With educators, administrators and industry representatives working together, it's possible to not only keep a career and technical education program alive, but to facilitate a rebirth that makes it better than ever. That's what happened in one Milwaukee school.
If it's true, as the saying goes, that timing is everything, then Tyrone Dumas must have it all. Dumas, the former director of Milwaukee County Public Works, joined the Milwaukee Public School District in January 1999 as the director of the Technical and Trade Education Division.
His first bit of good timing was that he had arrived at about the time the district decided to build a new technical and trade high school. That decision led the district to take a good look at its existing programs in the field. It was apparent to Dumas that the downsizing of the programs over the past two decades had left many in need of updating.
"I had an idea," says Dumas, "So I went to Custer High School. When I looked at the shop and the equipment, I saw that the kids were training on the oldest equipment. I met with then-- principal Gail Sanders about my vision, and she bought into it."
He decided to begin implementing his new vision for the district in the Custer High School HVACR (heating, ventilating, air conditioning and refrigeration) program. That proved to be another display of excellent timing on his part.
The Air-Conditioning and Refrigeration Institute (ARI), the trade association representing manufacturers of more than 90 percent of U.S.-produced central air-conditioning and refrigeration equipment, was looking for ways to promote careers and competency in the field. With the demand for skilled installation and repair technicians in the HVACR industry rising much faster than the supply and an estimated 22,000 new workers needed each year, the association needed to make middle school and high school students aware of the opportunities the industry offered.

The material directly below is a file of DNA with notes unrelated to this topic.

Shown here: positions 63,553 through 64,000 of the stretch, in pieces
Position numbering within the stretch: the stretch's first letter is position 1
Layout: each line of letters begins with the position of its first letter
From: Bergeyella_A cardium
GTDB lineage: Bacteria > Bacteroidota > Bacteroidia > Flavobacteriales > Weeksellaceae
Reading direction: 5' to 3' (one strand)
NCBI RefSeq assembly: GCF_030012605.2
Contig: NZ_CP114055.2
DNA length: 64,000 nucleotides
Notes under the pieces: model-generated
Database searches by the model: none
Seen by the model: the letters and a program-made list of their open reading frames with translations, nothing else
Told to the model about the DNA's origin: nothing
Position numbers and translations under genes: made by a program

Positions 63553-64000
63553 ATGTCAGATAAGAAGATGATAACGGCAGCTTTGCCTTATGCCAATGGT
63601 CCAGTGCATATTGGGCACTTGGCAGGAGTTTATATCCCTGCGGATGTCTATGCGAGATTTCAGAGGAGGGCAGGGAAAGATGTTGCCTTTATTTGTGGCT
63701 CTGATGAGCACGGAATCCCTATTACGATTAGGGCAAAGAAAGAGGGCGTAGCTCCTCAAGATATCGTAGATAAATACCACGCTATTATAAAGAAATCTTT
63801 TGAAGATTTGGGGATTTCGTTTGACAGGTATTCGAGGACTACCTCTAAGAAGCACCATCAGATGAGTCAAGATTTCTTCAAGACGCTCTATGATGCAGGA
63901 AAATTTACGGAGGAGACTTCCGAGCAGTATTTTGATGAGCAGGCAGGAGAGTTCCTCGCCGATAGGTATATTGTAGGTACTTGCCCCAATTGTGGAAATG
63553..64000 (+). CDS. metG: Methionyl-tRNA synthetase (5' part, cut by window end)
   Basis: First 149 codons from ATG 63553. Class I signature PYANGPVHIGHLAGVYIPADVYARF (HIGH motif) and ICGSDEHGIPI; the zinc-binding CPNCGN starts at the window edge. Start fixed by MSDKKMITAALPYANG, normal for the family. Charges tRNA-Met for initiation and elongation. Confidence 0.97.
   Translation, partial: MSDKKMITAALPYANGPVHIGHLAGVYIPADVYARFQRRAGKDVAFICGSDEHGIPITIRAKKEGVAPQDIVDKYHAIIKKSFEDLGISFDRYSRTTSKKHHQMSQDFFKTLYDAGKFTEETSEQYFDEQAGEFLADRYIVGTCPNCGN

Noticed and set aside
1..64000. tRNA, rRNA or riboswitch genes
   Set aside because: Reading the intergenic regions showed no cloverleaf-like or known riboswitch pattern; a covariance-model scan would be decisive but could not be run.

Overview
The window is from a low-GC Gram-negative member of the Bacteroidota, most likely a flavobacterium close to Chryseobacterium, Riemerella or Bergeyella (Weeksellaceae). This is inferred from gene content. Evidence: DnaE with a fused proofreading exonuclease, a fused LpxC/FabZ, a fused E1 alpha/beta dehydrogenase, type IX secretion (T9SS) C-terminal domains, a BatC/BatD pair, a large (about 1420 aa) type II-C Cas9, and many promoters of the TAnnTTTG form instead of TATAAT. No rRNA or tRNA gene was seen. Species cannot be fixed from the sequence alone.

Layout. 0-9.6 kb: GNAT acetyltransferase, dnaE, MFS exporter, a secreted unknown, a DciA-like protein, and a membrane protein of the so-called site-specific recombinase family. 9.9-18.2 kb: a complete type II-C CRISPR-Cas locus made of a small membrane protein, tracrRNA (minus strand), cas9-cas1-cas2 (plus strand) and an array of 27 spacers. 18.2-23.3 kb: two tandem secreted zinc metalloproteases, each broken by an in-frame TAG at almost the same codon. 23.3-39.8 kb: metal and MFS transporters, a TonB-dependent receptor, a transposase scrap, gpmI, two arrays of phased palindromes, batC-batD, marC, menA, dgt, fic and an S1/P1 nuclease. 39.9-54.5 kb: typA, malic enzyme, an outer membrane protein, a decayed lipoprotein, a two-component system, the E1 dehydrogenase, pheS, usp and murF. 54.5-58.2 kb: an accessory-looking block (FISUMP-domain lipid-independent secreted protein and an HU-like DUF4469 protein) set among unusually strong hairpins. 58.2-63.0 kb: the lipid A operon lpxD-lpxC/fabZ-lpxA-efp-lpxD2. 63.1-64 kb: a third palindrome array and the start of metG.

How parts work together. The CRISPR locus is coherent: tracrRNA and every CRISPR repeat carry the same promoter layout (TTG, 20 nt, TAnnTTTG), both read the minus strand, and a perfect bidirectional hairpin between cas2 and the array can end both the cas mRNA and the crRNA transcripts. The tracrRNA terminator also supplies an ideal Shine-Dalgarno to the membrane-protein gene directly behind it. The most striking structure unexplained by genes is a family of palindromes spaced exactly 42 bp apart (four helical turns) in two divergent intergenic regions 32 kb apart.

A Campaign Is Launched
Dumas began looking for donations to make his vision a reality. "I did a lot of industry research and sent out letters to every major manufacturer I could come up with," he says.
Quite fortuitously, one of those solicitations ended up in the hands of Tom Mikulina, the vice president of industry relations for Trane Company, who is also a very active member of ARI and has served on a number of the organization's committees. Just a few weeks earlier, Mikulina had been in Washington, D.C., at an ARI meeting where he was given an assignment as chair of an ARI education subcommittee to find a way to raise awareness of the industry with high school teachers, students, parents and guidance counselors.
"When I got the letter," says Mikulina, "I thought, 'Wow! Here's a school district that wants to start a program like this in a high school.'"
It was just the opportunity he was looking for because, he says, "When you do something like this, you want a pilot high school so you can find out if it works before you put it into a thousand schools."
He also knew some other people in the industry who would be willing to help-among them Keith Coursin, the president of Desert Aire Corp. (and a graduate of the Milwaukee Public Schools), and Lev Goldberg, the marketing manager for Standard Refrigeration Co.
The Custer High School HVACR program planning was also well timed with regard to a new partnership for industry standards. The Partnership for Air Conditioning, Heating, Refrigeration
Accreditation (PAHRA) program includes HVACR educators and the industry. Representatives from ARI, the Air Conditioning Contractors of America (ACCA), the American Society of Heating, Refrigerating and Air Conditioning Engineers (ASHRAE), the Council of Air Conditioning and Refrigeration Educators (CARE), the Gas Appliance Manufacturers Association (GAMA), the North American Heating, Refrigerating & Air Conditioning Wholesalers Association (NHRAW), and the Plumbing Heating Cooling Contractors Association (PHCC) support the program ans assist in the validation process. …